A J-BAR PRAYER
Father, we come before you now on bended knee, hoping to honor you with our integrity. Please make our judgement as sound as steel and be our hands upon the wheel. Give us strength and vigilance on our routes and help us to serve others, as You did, Lord, without any doubts. Remind us to be gentle, humble and kind, and help us when we stumble in body and mind. Please shelter our families whilst we are away and bring us safely back to them at the end of this day.
To benefit from this story, you need to be able to overlook the harsh dualism between “Evil” and “Good”. The point of the story is carried in the last line. So, like all ancient stories, if we are going to benefit from the message, we have to let go of our need for absolutely every detail to fit perfectly into our current worldview.
One evening a Cherokee elder told his grandson, “There is a terrible battle that rages inside the heart of every person”. He said, “My child, that battle is between two ‘wolves’ inside us all. One is Evil. It is anger, envy, jealousy, sorrow, regret, greed, arrogance, self-pity, guilt, resentment, inferiority, lies, false pride, superiority, and ego. The other is Good. It is joy, peace, love, hope, serenity, humility, kindness, benevolence, empathy, generosity, truth, compassion, and faith.” The grandson thought about it for a minute and then asked his grandfather; “Which wolf wins?” The Cherokee elder replied, “The one you feed.”
We all experience ” anger, envy, jealousy, sorrow, regret, greed, arrogance, self-pity, guilt, resentment, inferiority, lies, false pride, superiority, and ego”; And we all understand intuitively that these experiences are not the highest and best qualities of which we are capable, but we know they are real and they will not be denied. In the Christian understanding, these experiences do not make us bad people, they are simply acknowledged as a part of the human experience. The Cherokee story is similar to Paul’s description of the human experience in Romans.
“I do not understand what I do. For what I want to do I do not do, but what I hate I do. And if I do what I do not want to do, I agree that the law is good. As it is, it is no longer I myself who do it, but it is sin living in me. For I know that good itself does not dwell in me, that is, in my sinful nature.[c] For I have the desire to do what is good, but I cannot carry it out. For I do not do the good I want to do, but the evil I do not want to do – this I keep on doing. Now if I do what I do not want to do, it is no longer I who do it, but it is sin living in me that does it. So I find this law at work: Although I want to do good, evil is right there with me. For in my inner being I delight in God’s law; but I see another law at work in me, waging war against the law of my mind and making me a prisoner of the law of sin at work within me. Oh, what a wretched creature am I! Who will rescue me from this? Thanks be to God, who delivers me through Jesus Christ our Lord!” (Romans 7:15-25)
The point is not to demonize certain real human qualities. The point is to acknowledge the reality of the human condition while at the same time holding out the luminous vision of beauty and truth for which we were created. Which wolf am I feeding? Do I give energy to “my flesh” or do I give energy to “the spirit”? Do I feed my lower, smaller self, or do I nourish my higher, more true self?
When I ride the waves of negative intensity and drama I am energizing the “flesh”. I am promoting that petty self who lives in a small tight little world of self-interest. I can feel the energy of “sin” growing with the rise of self-centered resistance. When my voice becomes clipped and harsh, when I push too hard, unable to see another point of view, unwilling to open to the possibility I may be wrong, I am stoking the fires of death and the flames will burn everyone with whom I come into contact. Sin is not a list of actions that make me a bad person. Sin is a deadly orientation toward life. At the center of the word sin is the letter “I”. When I put my small needy self at the center of my own narrow little universe, I am feeding the wolf that desires destruction. When my choices and actions are all about supporting my fragile little identity project, I will be unable to emanate the energy of life.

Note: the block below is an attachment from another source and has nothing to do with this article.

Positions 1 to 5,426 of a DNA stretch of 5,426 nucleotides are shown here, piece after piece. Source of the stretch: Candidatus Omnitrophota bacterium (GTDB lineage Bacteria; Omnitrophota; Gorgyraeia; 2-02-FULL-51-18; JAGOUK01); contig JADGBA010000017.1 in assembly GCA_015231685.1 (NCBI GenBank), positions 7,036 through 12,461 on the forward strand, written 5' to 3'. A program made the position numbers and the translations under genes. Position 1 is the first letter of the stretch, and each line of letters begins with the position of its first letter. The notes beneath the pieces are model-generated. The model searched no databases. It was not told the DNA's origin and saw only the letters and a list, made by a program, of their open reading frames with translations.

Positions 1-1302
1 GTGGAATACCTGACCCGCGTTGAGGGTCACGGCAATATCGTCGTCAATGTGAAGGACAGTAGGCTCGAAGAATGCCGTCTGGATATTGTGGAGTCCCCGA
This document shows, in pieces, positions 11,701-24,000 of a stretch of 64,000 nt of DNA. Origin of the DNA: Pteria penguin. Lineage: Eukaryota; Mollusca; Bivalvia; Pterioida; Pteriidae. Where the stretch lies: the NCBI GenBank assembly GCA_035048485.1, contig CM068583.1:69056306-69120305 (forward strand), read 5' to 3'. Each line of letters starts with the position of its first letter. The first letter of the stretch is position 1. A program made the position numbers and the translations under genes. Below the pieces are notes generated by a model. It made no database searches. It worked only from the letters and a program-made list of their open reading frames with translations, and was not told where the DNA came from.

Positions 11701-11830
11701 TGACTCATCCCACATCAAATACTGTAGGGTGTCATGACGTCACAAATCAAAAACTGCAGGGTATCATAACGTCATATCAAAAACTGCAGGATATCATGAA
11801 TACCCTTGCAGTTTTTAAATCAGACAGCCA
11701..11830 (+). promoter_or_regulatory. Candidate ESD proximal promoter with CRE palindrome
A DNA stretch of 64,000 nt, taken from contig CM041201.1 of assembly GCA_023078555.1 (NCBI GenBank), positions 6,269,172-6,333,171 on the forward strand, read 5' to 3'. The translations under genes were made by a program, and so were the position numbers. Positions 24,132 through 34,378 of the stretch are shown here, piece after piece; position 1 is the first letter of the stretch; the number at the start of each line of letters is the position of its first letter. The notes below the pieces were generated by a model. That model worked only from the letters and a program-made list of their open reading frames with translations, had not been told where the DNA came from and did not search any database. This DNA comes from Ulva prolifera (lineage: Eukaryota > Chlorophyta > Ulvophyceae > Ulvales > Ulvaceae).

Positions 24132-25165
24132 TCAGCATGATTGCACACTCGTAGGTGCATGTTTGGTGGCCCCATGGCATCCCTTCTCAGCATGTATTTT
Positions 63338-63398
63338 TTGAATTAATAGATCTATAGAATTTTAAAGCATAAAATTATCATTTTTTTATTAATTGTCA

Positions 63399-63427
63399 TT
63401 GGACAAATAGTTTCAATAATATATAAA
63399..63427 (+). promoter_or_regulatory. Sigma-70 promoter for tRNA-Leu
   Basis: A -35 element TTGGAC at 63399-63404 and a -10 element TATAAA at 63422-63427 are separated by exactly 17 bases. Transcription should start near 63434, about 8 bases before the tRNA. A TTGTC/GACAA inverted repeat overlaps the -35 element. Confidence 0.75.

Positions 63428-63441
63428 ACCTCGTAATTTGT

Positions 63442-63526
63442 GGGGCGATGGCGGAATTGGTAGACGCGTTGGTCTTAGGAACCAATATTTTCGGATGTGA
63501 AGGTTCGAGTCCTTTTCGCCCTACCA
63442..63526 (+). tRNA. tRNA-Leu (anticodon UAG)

The “Good” wolf is sustained by surrender to the Life that God has Ordained for me: “I am The Way and The Truth and The Life. No one comes to The Father except through me. “ (John 14:6). When I trust that the “Good wolf” is in fact stronger and more real than the “Evil wolf”, I am able to let go of my need to defend and protect the fragile little building of my ego. The power of ” joy, peace, love, hope, serenity, humility, kindness, benevolence, empathy, generosity, truth, compassion, and faith” grows in my being as I nourish those qualities that characterize my true self. Every moment of my life I am confronted with the choice. As Moses said at the end of his long sermon in the Book of Deuteronomy,
I have set before you life and death, blessings and curses. Choose life so that you and your descendants may live. (Deuteronomy 30:19)
When I “choose life” I increase the flow of life-energy in the universe. I pass on to future generations a legacy of life. I enter into the fullness of what it means to be human:”. . . I have come that you may have life, and have it abundantly.” (John 10:10) . The power to choose life in the face of death can never be taken from us, no matter how restricted or painful our circumstances may be. The ability to choose life is the glorious richness and potential that makes us truly human.
We are J-Bar — we are blessed beyond measure. We love — we are thankful beyond measure. We serve, and in so doing become the leaders that God wants us to be.